It is the view of the Coalition for Chemical Safety that if you want TSCA reform that puts safety first but also promotes American innovation (such as in the development of those safe new chemicals you mentioned) and protects American jobs then you are welcome to join us. If you think that’s a wrongheaded approach, then please don’t. (something we address here:

  2. Posted February 2, 2010 at 7:12 pm | Permalink

    Dear Joe:

    Nice to hear from you again!

    First, a bit into the weeds (no pun intended). You’re correct to point out that some chemicals that are not pesticides but are used in their manufacture fall under TSCA. But only partly so: For example, EPA has exempted such chemicals from a number of TSCA requirements, including any requirement to report data on their processing and use.

    Still, I’ll accept your point that pesticide makers have a clear interest in TSCA. But the majority of members to which I referred in my post are multiple steps removed from pesticide companies. I highly doubt the Indiana Lawn and Landscape Association would have gotten very worked up about the threat of TSCA reform unless they were scared into thinking it might affect their ability to continue to use Roundup or some other pesticide!

    This could all be cleared up, of course, if you would simply publish your recruiting materials: What exactly are you telling lawn services and landscaping companies they need to worry about in TSCA reform? And just what tortuous scenario are you weaving to convince police associations that better chemicals management will compromise their safety on the job?

    There’s that theme again I raised in earlier posts about your Coalition: the lack of transparency. Regarding my intention, I have been very clear in each post I’ve done about your group that the chemical industry — and I’ll extend that here to pesticide producers — has every right to its opinion. I’m not trying to shut anyone’s mouth — I just want them to show their face.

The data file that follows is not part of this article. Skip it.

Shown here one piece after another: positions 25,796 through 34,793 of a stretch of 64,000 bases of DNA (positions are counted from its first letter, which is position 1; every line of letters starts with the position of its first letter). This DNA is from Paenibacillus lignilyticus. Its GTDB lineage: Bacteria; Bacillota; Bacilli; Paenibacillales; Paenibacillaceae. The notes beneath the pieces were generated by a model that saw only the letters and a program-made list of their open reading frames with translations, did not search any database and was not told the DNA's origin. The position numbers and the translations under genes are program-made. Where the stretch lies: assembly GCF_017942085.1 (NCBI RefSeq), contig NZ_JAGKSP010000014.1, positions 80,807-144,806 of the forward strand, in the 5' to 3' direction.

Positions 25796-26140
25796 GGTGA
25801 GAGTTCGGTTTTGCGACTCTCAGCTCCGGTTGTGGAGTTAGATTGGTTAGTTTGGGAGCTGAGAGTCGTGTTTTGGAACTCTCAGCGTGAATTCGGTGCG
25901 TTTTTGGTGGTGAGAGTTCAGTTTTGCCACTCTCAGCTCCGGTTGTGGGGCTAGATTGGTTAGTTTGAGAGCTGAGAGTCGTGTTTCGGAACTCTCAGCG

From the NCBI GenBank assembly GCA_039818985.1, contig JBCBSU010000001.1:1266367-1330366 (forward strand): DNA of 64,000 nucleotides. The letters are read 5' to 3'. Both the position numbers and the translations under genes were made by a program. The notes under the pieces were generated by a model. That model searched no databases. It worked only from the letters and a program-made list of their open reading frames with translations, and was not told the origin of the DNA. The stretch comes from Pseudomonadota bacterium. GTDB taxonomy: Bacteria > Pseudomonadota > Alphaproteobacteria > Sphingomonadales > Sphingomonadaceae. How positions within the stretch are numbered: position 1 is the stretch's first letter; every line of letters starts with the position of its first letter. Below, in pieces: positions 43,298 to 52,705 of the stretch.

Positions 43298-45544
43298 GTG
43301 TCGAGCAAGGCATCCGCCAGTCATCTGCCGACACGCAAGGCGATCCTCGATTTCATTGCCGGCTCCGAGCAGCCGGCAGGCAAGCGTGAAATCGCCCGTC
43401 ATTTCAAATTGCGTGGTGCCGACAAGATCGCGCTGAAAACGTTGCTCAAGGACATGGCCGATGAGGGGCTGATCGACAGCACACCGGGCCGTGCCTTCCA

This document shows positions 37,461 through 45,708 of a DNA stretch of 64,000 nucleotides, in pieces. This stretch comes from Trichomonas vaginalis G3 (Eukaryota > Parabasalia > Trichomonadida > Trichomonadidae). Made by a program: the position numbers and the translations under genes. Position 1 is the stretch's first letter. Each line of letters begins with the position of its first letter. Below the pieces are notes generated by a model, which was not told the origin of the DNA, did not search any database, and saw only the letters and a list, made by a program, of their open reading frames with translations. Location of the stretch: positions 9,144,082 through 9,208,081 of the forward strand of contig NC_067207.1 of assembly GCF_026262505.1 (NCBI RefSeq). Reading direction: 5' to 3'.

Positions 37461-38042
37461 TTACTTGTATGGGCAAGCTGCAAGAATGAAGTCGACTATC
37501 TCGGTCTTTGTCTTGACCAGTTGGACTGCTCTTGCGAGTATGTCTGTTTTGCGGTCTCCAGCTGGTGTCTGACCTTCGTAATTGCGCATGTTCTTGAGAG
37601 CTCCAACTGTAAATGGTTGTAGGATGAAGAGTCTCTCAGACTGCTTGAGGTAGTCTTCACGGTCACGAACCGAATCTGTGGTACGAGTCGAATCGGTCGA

Speaking of which, are you still not willing to say who you’re working for? And who’s bankrolling the Coalition?

    I strongly believe that a toothless TSCA has actually impeded American innovation toward safer chemicals, by allowing the same chemicals in use decades ago to remain in use today without understanding, let alone seeking to reduce, any potential dangers they pose.

    As for caring about protecting American jobs, I can’t help but point to the voluntary mass exodus of the American chemical manufacturing sector — and its jobs — to Asia, Latin America and the Middle East. That trend has been underway for many years and is only projected to continue. And it has nothing to do with chemical or environmental regulation.

    The European Union — which represents the largest segment of the chemical industry, much larger than the U.S. — recently enacted sweeping chemical reforms (its REACH Regulation). While much of the US industry routinely trashes REACH, it’s worth noting it was developed jointly by the Environment and Enterprise Directorates of the European Commission. A major motivating factor was to enhance the competitiveness of the EU chemical industry and move it toward a more sustainable footing.